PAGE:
Reporting obligation for payments to "tax havens": landmark ruling from the Court of First Instance of Antwerp | Fieldfisher
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Reporting obligation for payments to "tax havens": landmark ruling from the Court of First Instance of Antwerp



On 19 February 2024, the Court of First Instance of Antwerp (the "Court") issued a landmark decision concerning the tax reporting obligation of payments made to "tax havens" under Articles 198, §1, 10° and 307, §1, §1/2 of the Belgian Income Tax Code of 1992 ("BITC"). 

Reporting obligation for payments to "tax havens"

(Non-) resident corporate taxpayers are required to report certain payments made to jurisdictions considered as "tax havens" ("tax havens"), i.e. jurisdictions:

  • which do not comply with the OECD’s Global Forum Standard of Transparency and Exchange of Information for Tax Purposes; or
  • on the Belgian list of jurisdictions with no or low-income taxation (set out in article 179 of the Royal Decree implementing the BITC); or
  • on the European Union list of non-cooperative jurisdictions.

If taxpayers either (i) fail to comply with this reporting obligation and (ii) fail to prove that their payments, although correctly reported, were not made in the context of "genuine and sincere transactions" and with persons other than "artificial constructions", such payments to "tax havens" are not tax deductible (Article 198, §1, 10°, of the BITC).

Until 31 December 2023, this obligation only applied if the total payments made during the taxable period reached at least EUR 100,000. As from tax year 2024 (law of 28 December 2023), the reporting obligation applies as soon as both (i) paid and (ii) unpaid amounts (booked as debts) during the same taxable period exceeds EUR 100,000 (see our previous newsflash on this specific topic).

Decision from the Court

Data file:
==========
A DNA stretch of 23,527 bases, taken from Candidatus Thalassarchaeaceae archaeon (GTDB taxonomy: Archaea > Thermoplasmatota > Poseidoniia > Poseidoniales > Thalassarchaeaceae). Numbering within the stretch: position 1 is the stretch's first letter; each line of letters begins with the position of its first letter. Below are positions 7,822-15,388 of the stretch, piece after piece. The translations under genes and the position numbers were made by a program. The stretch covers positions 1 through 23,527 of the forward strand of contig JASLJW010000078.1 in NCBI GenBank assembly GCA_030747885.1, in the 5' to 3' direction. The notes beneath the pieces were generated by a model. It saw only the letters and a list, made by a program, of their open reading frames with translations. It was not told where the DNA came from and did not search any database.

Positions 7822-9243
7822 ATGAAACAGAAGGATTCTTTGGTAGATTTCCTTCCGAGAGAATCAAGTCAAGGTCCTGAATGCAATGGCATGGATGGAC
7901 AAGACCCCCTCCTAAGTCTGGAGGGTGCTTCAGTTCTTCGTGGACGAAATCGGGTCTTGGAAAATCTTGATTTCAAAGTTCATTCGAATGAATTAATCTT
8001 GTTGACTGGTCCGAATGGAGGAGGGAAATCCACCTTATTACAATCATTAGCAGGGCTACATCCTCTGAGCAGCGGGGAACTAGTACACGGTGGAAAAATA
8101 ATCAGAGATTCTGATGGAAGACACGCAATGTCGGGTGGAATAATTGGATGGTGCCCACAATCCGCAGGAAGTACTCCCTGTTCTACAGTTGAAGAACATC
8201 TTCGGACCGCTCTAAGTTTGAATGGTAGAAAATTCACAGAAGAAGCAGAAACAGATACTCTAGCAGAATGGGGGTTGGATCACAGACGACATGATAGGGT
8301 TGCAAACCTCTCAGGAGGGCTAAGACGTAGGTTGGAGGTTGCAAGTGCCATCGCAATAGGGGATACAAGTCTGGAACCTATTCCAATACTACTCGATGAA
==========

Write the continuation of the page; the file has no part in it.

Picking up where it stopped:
The case concerned tax year 2020, for which the taxpayer reported payments to entities in "tax havens" through a self-completed PDF version of Form 275 F attached to its corporate tax return (which is a rather commonly used method).

However, as these payments had not been reported using the Biztax-integrated Form 275 F, the Belgian tax authorities (the "BTA") first rejected their tax deductibility. The BTA then also challenged whether such payments had been made to persons other than "artificial constructions" (without questioning the transactions' "sincere" nature).

Nevertheless, the Court rejected the BTA's argument on both aspects, as described below.

  1. Less formalistic approach 

The Court found that the taxpayer had properly fulfilled its reporting obligation by attaching the self-completed PDF version of Form 275 F, which accurately reported all relevant payments to "tax havens". The primary goal of the reporting obligation is to combat tax fraud and ensure effective tax audit, which, in the case at hand, had clearly been achieved as the PDF attached form enabled the BTA to effectively and immediately audit payments made to "tax havens".

  1. "Artificial Constructions" concept only aims at combatting Belgian tax evasion

In line with the Circular n° 2021/C/112, the BTA argued that payments should be scrutinized for potential global tax evasion, notably implying that even the tax deductibility of transactions with non-related parties should be rejected if they involved "tax havens".

The Court however dismissed the BTA's broad interpretation, clearly stating that Article 198, §1, 10°, of the BITC specifically targets constructions intended to evade Belgian taxes only (not global tax evasion).

The Court thus concluded that the taxpayer had sufficiently evidenced that transactions were indeed conducted with persons other than "artificial constructions" designed to evade Belgian taxes.

Key takeaway

The Court's decision is definitely to be welcomed as it first underscores the importance of the "substance over form" interpretation of the reporting obligation. Second, it strictly limits the scope of "artificial constructions" to Belgian taxes evasion only, thereby conforming with the initial purpose of Article 198, §1, 10°, of the BITC.

In a nutshell, the Court's decision is a logical, although visibly needed, reminder for the BTA…



In case of questions, please do not hesitate to reach out to your regular contact within the Fieldfisher Belgium tax team.    

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